I'm using raspberry pi 4B 4GB. When I attach my encoder(model ENC-1-2-1-24) it works successfully. But, when I am in an industrial environment, the encoder gets noise. (No turning)

I use pull-down like the image below :

enter image description here

But, after one of 1k resistor, my voltage is 2.7 and raspberry doesn't receive input.

  • If the problem is electrical noise this is not the correct site, – joan Jan 20 '20 at 9:23
  • Ah, let me see. If your GPIO input protection resistor is only 1k then the 3V3 after the voltage division should be 3V3 * (10 / (10 + 1)= 3V3 * 10/11 == 3V0, should NOT be so low as 2.7V. Of course you can replace 1k by 470R or 560R, and try again. – tlfong01 Jan 20 '20 at 10:22
  • Let us first agree on the schematic: imgur.com/gallery/QyI3ObT. (1) Assuming no inductive circuit connected the to rotary ouputs terminals, there should be no fancy things like back BMF or EMI, so no point adding flyback Schottky diode (actually no need at all to use the word "Schottky", it is there so the Arduino guys would respect me more than I deserve! :)). – tlfong01 Jan 20 '20 at 10:31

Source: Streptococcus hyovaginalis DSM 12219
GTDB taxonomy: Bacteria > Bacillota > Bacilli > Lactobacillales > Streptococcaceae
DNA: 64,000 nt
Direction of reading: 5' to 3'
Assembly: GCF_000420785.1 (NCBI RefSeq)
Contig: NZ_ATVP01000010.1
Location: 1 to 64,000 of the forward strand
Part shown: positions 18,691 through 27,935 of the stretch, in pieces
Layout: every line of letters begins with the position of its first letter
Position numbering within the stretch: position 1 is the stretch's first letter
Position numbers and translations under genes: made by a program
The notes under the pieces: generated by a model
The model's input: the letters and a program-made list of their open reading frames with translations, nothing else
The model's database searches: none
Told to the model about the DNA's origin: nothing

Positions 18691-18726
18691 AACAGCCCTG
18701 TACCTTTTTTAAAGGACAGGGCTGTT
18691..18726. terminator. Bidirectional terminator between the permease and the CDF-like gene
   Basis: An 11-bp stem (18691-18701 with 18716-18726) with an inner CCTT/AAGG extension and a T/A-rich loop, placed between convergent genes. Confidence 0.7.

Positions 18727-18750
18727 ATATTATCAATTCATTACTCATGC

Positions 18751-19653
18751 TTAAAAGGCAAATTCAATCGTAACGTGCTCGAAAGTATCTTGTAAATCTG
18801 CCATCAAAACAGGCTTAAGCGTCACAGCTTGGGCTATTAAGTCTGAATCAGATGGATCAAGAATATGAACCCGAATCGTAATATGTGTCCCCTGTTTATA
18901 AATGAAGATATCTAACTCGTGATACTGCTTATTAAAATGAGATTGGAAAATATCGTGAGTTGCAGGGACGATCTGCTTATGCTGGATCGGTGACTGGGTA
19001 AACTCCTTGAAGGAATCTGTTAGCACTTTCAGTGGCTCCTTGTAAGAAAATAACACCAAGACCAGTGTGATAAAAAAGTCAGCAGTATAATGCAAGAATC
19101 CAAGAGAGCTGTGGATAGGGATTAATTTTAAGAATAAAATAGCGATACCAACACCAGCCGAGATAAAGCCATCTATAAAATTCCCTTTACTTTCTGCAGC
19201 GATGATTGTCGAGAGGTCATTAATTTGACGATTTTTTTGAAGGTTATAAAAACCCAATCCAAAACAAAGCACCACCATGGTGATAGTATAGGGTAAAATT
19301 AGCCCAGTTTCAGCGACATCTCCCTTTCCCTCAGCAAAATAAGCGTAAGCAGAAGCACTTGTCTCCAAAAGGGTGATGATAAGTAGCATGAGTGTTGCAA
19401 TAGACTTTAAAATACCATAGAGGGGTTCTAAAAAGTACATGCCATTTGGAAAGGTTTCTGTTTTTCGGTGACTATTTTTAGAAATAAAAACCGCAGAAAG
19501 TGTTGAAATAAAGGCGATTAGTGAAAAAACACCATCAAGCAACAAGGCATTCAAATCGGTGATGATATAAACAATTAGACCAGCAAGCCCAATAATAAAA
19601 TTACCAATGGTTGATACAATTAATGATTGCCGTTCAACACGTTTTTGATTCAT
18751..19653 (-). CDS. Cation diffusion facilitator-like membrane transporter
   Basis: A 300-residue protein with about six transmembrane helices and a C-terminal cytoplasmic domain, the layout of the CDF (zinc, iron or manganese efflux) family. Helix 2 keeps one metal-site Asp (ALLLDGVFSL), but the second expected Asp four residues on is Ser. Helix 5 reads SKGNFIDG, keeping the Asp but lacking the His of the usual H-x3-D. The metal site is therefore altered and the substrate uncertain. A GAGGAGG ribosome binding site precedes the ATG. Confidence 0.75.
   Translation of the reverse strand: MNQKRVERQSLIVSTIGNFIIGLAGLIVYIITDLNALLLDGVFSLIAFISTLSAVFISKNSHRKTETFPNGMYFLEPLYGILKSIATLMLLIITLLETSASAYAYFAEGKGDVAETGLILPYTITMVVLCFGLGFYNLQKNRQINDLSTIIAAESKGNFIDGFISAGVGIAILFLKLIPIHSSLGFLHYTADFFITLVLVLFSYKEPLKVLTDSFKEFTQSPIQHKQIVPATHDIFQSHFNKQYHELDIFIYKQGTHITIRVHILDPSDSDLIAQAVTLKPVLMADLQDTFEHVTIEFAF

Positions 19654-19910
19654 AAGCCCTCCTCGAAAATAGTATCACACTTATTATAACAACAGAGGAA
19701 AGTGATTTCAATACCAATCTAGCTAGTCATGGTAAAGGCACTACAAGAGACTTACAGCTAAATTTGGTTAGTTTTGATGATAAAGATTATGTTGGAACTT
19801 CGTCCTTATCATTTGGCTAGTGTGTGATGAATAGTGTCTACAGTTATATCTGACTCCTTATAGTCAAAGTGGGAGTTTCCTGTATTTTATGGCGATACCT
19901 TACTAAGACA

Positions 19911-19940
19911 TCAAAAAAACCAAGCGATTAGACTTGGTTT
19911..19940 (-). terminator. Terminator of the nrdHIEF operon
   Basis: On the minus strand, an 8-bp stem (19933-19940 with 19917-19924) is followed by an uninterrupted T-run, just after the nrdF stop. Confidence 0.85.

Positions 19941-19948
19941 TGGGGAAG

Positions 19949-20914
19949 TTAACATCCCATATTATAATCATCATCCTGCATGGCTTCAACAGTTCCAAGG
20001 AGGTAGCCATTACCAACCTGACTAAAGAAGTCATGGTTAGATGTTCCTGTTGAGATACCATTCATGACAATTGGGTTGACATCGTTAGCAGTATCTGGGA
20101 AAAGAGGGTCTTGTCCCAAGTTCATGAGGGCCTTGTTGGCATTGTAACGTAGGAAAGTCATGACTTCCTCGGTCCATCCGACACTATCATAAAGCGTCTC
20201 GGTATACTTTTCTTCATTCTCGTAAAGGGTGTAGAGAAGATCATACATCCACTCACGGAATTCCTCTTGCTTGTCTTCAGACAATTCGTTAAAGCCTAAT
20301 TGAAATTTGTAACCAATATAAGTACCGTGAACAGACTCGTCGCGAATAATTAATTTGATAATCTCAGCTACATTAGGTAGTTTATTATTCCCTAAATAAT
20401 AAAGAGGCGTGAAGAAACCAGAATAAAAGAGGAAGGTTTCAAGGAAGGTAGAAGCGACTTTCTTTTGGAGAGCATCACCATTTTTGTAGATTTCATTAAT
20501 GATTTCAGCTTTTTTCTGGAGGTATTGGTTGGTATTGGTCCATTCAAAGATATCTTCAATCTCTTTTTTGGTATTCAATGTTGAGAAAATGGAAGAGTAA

• Usually the Arduino guys know nothing more than the EE guys, who either know that much about noise. The only trick they do is to add 0.1uF at the output terminals to "by pass" / "decouple" stuff. (Don't ask me what is the difference between "bypassing" and "decoupling", I am just a friendly hobbyist! :) – tlfong01 Jan 20 '20 at 10:37
  • 1
    @Dmitry Grigoryev, Ha, I used to add to my calculation the warning: "My calculations are always dodgy". But this time my calculation is indeed "correct", but my eyes are dodgy! :) – tlfong01 Jan 27 '20 at 9:51

2.7V is only partly relevant. Raspberry will detect anything above 1.6V as "High", so having 2.7V (with a closed switch) is no explanation for the malfunction.

Still, you need to understand where that voltage difference of 0.6V come from: either you're measuring the wrong signal, or the actual schematic is different from what you've drawn. In both cases, finding the root cause will likely also explain why the encoder doesn't work.

I see no values for C1/C2: if those are high enough, then an intermittent 0-3.3V signal can easily become fluctuating around an arbitrary value, depending on the rotation speed and the width of the pulses.

Probing the signals with a scope would be the best: multi-meters are only useful for measuring voltages which you know for a fact are constant.

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